Cooking Up Healthy Lifestyles
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Think “healthy eating” and the first thing that comes to mind might not be particularly appetizing. If it is full of fiber, surely it can’t be full of flavor.
Mansure, the FCS agent in Watauga and Caldwell counties, can frequently be found at local farmers markets, handing out samples of flavorful, freshly cooked food made with local ingredients that is good for both body and taste buds.
“I want to give them something that tastes good, some experience,” she said.
No more bland broccoli, flavorless fish, listless legumes or zestless zucchini. She might offer a tomato bread salad with an herbal vinaigrette when there is an abundance of local tomatoes, or spring rolls made with local lettuce, or ravioli made with local cheese and vegetables.
“We’ve been working to build our food system and for people to appreciate the local foods,” Mansure said. “For them to really appreciate it they have to taste the food and tell the difference. I usually give out 250 samples of whatever I’m preparing.”
After their taste buds delight in the delicacy, many are motivated to participate in one of her cooking classes at Extension’s Watauga County Center so they can make it themselves.
“I love it when people taste something and are like, ‘Oh my goodness, this is it. I’m going to cook this again and again,’” she said. “We’re emotional creatures, and we want pleasure, something fun. That’s what we have to offer with Extension. It can’t be boring. People don’t want that.”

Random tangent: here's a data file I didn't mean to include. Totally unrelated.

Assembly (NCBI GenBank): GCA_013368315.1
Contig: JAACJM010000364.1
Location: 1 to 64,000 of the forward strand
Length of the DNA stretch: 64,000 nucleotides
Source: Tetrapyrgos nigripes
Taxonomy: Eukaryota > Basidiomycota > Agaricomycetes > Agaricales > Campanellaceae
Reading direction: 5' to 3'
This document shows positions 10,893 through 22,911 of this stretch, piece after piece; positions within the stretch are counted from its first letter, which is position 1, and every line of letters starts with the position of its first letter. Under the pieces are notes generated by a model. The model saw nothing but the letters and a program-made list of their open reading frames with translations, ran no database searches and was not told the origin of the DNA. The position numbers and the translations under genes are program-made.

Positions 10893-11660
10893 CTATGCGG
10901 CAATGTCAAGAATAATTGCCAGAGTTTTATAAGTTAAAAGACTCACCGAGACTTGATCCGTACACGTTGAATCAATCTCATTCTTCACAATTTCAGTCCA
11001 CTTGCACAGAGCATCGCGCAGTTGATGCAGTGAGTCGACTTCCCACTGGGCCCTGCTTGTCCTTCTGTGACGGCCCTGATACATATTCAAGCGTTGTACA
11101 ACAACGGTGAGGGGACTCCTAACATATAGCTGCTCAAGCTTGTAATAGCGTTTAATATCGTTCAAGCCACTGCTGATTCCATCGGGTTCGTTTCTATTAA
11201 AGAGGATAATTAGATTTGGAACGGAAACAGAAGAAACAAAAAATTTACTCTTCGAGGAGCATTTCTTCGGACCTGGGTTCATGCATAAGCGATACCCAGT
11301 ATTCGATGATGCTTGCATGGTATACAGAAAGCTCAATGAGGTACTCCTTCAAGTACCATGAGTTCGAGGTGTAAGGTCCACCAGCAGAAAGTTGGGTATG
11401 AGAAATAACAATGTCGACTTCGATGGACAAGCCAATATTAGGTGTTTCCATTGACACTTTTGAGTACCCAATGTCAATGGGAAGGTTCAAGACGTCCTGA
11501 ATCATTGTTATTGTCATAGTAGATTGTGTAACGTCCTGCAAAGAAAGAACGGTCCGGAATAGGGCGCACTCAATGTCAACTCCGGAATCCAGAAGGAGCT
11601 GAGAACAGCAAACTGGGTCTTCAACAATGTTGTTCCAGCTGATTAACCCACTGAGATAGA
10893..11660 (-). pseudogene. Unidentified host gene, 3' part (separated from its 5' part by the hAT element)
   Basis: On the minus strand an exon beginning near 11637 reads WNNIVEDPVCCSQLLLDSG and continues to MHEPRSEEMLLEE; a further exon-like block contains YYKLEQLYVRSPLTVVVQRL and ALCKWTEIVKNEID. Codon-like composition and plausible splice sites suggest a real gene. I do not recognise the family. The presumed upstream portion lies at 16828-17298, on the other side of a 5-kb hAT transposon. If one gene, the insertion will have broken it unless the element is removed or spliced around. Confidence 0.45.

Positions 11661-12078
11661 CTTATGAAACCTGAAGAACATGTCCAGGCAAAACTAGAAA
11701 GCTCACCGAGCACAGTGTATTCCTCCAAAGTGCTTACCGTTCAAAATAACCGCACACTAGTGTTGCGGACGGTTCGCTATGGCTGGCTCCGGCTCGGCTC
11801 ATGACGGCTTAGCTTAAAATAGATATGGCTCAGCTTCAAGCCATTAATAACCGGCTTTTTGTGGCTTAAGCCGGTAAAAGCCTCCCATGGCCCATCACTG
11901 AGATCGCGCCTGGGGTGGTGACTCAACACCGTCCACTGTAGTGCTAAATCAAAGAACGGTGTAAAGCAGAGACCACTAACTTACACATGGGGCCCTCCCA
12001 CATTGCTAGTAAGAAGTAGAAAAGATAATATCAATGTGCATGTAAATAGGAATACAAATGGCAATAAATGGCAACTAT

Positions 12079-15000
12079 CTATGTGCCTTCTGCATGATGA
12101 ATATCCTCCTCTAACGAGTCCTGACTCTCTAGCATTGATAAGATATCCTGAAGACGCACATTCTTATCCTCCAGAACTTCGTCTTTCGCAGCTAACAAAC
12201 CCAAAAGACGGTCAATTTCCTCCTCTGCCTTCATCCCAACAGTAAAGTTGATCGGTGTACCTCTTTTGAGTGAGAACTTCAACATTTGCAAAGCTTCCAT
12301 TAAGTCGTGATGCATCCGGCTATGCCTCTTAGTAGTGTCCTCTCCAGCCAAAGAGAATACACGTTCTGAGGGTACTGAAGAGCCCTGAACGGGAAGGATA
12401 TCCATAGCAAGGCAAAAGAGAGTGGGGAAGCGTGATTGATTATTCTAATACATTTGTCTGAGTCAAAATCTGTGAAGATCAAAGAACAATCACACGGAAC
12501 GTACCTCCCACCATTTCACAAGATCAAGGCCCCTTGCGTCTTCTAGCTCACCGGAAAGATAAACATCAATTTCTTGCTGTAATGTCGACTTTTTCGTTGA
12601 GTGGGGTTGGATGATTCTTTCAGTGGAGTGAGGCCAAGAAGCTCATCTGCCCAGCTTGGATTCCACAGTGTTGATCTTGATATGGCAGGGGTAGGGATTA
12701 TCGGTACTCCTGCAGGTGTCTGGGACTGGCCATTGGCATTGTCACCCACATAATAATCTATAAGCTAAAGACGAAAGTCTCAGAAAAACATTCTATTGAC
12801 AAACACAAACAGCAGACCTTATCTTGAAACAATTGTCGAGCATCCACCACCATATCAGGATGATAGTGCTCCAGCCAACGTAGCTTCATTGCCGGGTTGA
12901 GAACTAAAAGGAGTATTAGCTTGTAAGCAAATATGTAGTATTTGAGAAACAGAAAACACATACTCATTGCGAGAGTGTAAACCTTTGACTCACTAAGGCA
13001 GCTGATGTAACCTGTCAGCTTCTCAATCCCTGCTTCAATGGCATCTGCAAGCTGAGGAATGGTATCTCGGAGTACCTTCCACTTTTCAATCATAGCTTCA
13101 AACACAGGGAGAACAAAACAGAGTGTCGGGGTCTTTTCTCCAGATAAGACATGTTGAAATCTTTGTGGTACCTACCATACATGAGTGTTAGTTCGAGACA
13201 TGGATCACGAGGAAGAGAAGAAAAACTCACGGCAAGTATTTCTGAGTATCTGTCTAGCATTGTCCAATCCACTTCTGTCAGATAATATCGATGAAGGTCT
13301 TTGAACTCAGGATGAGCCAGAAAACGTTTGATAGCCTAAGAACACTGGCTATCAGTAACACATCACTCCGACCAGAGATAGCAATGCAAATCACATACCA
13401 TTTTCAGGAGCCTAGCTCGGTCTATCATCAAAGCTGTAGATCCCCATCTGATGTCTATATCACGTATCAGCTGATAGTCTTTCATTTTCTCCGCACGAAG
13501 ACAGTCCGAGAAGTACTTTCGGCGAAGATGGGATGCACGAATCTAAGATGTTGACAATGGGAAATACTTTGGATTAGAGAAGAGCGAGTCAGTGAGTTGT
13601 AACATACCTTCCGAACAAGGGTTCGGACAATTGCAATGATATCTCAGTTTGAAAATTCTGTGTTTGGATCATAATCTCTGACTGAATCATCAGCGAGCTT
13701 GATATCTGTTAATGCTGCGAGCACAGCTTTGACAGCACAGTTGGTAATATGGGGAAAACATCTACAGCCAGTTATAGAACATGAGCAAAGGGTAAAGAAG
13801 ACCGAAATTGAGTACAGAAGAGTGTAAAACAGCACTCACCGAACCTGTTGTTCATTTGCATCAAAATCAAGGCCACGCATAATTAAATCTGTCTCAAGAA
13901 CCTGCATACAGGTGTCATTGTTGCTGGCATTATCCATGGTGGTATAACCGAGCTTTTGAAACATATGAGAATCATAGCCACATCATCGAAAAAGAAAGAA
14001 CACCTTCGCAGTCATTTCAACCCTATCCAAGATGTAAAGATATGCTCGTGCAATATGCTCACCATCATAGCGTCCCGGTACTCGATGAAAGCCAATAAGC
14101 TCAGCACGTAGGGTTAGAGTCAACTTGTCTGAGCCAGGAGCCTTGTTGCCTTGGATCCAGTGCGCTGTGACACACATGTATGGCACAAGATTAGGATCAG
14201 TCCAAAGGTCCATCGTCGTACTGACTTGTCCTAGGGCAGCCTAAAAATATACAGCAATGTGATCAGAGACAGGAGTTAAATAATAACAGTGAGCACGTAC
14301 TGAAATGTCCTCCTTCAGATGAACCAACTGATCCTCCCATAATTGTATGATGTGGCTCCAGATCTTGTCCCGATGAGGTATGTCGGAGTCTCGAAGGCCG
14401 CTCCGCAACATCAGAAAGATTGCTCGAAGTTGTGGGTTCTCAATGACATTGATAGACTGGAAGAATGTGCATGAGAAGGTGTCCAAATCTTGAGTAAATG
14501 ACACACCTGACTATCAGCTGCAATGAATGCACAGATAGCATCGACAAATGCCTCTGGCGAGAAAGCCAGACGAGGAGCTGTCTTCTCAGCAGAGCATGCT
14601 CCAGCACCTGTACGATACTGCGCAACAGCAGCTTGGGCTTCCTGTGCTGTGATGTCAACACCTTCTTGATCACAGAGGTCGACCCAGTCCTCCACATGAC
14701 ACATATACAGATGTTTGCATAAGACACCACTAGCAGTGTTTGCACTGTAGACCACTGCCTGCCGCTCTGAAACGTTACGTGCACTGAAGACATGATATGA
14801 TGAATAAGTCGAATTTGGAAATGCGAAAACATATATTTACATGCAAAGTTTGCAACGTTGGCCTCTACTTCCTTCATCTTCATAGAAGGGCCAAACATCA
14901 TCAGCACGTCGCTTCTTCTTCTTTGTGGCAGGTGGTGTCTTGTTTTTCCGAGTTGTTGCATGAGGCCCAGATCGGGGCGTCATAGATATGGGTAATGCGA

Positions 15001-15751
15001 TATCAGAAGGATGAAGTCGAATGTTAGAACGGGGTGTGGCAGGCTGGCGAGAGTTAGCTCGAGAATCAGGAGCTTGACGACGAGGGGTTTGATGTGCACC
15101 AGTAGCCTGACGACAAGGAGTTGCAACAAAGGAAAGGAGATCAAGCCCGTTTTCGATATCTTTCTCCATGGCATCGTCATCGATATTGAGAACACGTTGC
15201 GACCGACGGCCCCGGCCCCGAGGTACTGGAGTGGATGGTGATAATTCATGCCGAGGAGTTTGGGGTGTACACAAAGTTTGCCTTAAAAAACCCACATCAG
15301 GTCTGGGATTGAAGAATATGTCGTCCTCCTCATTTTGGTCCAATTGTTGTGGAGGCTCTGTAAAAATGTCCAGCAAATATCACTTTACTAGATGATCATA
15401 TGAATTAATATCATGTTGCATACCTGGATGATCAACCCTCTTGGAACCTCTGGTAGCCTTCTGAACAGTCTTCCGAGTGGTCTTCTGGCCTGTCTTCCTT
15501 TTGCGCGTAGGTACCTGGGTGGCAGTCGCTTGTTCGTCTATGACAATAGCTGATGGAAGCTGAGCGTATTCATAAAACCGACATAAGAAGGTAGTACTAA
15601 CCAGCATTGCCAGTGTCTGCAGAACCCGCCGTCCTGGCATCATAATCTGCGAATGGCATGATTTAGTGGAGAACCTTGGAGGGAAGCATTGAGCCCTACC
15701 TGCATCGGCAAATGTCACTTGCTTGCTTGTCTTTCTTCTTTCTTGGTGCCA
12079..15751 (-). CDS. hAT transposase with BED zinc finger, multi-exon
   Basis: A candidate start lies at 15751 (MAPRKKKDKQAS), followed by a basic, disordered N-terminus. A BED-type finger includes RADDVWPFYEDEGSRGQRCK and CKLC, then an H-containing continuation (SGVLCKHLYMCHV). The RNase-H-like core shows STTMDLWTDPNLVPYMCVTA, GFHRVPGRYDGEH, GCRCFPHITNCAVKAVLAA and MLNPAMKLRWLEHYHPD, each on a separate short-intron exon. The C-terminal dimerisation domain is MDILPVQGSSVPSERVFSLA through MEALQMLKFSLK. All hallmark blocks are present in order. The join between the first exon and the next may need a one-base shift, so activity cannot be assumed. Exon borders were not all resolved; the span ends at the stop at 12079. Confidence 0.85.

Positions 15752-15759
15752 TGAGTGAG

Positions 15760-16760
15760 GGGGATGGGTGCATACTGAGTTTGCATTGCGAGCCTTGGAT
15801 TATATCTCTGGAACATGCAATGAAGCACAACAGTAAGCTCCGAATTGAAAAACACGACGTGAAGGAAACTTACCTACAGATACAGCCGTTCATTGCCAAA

Extension agents are experts in their fields, often going above and beyond to learn new skills that will allow them to enhance the lives of local residents. In Mansure’s case, that meant earning a culinary degree so she could not only preach the gospel of healthy eating, but teach people how to make it taste good.
“The most rewarding thing is to see someone actually practice a skill that you’ve taught them,” she said. “You can demonstrate it, and if it tastes good, and they’ve got their instructions right there, they’re going to go home and repeat it.”
The idea came about during the pandemic. Before 2020, Mansure focused on taking lessons on nutrition and healthy living into the field — schools, senior centers, civic groups. Then the world shut down.
“When the pandemic hit, like everyone else I panicked,” she said. “No! Well, I can’t do this now.”
The enforced downtime became an opportunity to reflect on how she conducted her programs, and whether there might be a better way. She thought about how even the best nutrition advice won’t be heeded if the food doesn’t taste good. That would be her focus after the pandemic.
She obtained a culinary degree from Caldwell Community College to hone her own cooking skills and ensure she would be able to impart them to others.